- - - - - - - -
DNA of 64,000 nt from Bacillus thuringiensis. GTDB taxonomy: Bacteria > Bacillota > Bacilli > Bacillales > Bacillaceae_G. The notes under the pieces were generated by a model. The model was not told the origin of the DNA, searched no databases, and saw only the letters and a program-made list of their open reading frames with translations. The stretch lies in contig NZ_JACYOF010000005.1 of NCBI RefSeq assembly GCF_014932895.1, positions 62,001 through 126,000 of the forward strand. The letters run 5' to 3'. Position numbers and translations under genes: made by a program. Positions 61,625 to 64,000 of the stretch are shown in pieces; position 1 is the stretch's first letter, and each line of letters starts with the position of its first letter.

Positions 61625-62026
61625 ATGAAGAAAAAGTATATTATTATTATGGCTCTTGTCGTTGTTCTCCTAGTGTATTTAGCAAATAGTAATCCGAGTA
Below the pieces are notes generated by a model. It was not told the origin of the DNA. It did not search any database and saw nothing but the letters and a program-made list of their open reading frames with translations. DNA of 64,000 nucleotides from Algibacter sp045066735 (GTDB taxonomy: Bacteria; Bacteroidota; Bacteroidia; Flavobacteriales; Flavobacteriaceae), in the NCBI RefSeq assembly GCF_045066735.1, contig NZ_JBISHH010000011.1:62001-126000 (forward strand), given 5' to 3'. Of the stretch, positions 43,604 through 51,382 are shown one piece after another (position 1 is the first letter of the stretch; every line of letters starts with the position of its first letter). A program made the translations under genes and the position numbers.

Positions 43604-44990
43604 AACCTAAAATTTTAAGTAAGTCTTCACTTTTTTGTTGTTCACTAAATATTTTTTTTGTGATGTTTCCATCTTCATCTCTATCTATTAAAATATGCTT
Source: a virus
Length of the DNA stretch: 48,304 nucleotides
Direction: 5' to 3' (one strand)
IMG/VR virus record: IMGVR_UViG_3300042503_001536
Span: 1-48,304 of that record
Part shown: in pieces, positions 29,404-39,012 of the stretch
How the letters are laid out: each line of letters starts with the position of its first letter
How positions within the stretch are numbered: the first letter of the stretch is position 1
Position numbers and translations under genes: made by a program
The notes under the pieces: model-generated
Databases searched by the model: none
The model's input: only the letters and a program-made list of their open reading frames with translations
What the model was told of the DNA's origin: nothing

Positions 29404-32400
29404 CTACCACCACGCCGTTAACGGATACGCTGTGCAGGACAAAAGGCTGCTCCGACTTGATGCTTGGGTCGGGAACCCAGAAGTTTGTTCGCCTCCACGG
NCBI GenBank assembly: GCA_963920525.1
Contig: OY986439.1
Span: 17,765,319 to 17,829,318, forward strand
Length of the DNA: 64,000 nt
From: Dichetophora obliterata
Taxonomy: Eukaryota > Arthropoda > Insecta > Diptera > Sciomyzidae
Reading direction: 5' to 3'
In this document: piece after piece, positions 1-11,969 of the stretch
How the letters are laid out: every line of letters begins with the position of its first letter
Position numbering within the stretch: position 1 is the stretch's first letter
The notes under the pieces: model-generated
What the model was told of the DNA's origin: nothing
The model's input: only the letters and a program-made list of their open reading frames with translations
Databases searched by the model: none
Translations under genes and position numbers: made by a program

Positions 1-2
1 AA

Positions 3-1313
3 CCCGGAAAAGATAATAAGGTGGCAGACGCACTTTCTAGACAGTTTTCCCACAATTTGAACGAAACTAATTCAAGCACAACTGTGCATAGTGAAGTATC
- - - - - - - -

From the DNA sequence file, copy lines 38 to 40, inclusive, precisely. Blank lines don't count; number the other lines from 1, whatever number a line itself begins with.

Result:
1 AA

Positions 3-1313
3 CCCGGAAAAGATAATAAGGTGGCAGACGCACTTTCTAGACAGTTTTCCCACAATTTGAACGAAACTAATTCAAGCACAACTGTGCATAGTGAAGTATC